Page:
This Article seeks to expand the scope of the domestic violence discourse within the context of the theory and practice of legal strategies. The intent is to shift the analytical parameters beyond the criminal justice system to include the political economy of everyday experiences of households. Such a paradigm shift examines the conditions of the private sphere as a function of the circumstances of public realms. It considers domestic violence by linking it to the structural transformations of the U.S. economy during recent years. It assesses domestic violence from the perspective of the daily life of men and women who have experienced an erosion of a subjective sense of economic well-being in an environment of diminishing prospects.
The Article identifies the gains to be had from a paradigm shift that examines the structural causes of domestic violence within a larger context of economic instabilities. It sets forth expanded analytical tools with which to understand the challenges facing battered women as well as new legal and programmatic strategies to ameliorate domestic violence. It suggests criminal justice policies must incorporate an understanding of the political economic determinants of crime and seek to mitigate the conditions that contribute to domestic violence in the first place. It concludes by noting the possibilities for developing new alliances as the shared agendas and common concerns between labor organizations, critical globalization activists and feminists are set in relief by this paradigm shift.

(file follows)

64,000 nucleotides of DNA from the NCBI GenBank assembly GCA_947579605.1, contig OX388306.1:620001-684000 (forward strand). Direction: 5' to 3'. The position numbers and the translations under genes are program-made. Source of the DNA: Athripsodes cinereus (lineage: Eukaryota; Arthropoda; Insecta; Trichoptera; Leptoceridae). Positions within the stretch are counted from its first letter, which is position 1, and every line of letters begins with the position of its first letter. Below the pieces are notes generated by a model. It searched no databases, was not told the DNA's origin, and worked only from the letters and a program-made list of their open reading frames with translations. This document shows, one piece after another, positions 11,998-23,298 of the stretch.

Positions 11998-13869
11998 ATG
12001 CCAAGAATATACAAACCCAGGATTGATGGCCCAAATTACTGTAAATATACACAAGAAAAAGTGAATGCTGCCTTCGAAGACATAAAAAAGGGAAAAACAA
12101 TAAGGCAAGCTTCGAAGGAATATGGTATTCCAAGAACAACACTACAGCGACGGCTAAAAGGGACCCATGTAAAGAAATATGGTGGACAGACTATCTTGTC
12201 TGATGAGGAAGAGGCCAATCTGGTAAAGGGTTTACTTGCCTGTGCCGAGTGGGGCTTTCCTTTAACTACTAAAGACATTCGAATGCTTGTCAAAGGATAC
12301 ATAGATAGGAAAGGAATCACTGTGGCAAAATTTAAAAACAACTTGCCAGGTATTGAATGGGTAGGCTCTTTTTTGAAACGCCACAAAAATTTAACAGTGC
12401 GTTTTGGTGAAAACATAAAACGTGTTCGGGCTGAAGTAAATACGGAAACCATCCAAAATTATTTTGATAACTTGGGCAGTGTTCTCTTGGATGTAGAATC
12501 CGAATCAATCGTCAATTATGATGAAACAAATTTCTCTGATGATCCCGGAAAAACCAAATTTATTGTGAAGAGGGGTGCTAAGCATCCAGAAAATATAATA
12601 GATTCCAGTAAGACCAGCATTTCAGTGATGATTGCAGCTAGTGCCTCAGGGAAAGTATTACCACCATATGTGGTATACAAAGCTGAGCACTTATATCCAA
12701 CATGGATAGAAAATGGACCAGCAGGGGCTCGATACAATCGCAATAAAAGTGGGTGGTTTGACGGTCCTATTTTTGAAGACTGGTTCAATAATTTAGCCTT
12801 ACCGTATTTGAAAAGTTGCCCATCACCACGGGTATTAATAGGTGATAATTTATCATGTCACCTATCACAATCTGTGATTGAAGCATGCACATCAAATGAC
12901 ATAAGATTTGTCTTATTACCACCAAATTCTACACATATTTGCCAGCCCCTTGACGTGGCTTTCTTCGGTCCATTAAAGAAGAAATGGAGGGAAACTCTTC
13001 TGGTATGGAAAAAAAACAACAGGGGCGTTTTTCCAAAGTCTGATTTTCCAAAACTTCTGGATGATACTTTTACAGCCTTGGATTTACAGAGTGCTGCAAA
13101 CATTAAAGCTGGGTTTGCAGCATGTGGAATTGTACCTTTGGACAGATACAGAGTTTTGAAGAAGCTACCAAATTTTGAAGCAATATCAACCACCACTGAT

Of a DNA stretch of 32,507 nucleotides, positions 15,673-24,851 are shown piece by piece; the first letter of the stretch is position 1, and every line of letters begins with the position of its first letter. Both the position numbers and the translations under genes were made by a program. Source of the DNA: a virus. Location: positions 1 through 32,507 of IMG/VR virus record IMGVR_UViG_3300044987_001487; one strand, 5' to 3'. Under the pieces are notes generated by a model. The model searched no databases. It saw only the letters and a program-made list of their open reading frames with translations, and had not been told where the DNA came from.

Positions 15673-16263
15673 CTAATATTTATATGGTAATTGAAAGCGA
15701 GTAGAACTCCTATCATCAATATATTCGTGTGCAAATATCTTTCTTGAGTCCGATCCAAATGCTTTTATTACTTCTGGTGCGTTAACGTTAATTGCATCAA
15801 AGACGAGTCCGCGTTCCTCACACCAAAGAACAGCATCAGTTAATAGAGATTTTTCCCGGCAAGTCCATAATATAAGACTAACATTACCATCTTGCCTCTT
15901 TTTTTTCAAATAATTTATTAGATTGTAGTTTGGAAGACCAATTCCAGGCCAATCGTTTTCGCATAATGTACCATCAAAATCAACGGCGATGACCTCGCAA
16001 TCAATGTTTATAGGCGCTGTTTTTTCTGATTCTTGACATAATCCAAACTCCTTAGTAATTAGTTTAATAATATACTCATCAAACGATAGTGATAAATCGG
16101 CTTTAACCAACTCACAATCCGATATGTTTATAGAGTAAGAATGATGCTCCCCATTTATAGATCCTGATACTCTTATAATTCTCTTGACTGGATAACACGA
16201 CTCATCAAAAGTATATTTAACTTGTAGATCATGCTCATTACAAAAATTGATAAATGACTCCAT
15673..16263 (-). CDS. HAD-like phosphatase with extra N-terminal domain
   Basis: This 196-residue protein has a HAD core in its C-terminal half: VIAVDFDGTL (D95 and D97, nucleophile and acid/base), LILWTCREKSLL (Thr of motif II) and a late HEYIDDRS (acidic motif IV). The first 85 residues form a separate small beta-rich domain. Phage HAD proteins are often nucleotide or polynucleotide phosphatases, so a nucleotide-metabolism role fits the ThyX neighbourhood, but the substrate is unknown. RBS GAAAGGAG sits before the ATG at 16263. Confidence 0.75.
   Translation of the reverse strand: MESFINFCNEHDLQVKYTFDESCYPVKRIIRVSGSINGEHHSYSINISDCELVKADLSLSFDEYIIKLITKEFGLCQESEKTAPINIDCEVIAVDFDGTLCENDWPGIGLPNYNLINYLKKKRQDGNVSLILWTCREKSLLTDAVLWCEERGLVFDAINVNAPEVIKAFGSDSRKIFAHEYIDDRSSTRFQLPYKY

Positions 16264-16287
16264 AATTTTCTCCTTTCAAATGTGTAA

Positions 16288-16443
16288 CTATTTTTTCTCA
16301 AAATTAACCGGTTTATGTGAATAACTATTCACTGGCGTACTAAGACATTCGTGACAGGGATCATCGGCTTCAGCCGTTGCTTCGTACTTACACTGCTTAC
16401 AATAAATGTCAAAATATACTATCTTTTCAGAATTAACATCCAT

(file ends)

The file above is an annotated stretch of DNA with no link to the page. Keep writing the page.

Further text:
The article suggests that patriarchy, as one system of power by which battered women are harmed, is often both mediated by and a function of economic forces. It also suggests that without a deeper understanding of the determinants of domestic violence, a criminal justice response can do little to end the cycle of violence.
Deborah M. Weissman. "THE PERSONAL IS POLITICAL--AND ECONOMIC: RETHINKING DOMESTIC VIOLENCE" Brigham Young University Law Review
Vol. 2007 (2007)
Available at: http://works.bepress.com/deborah_weissman/6/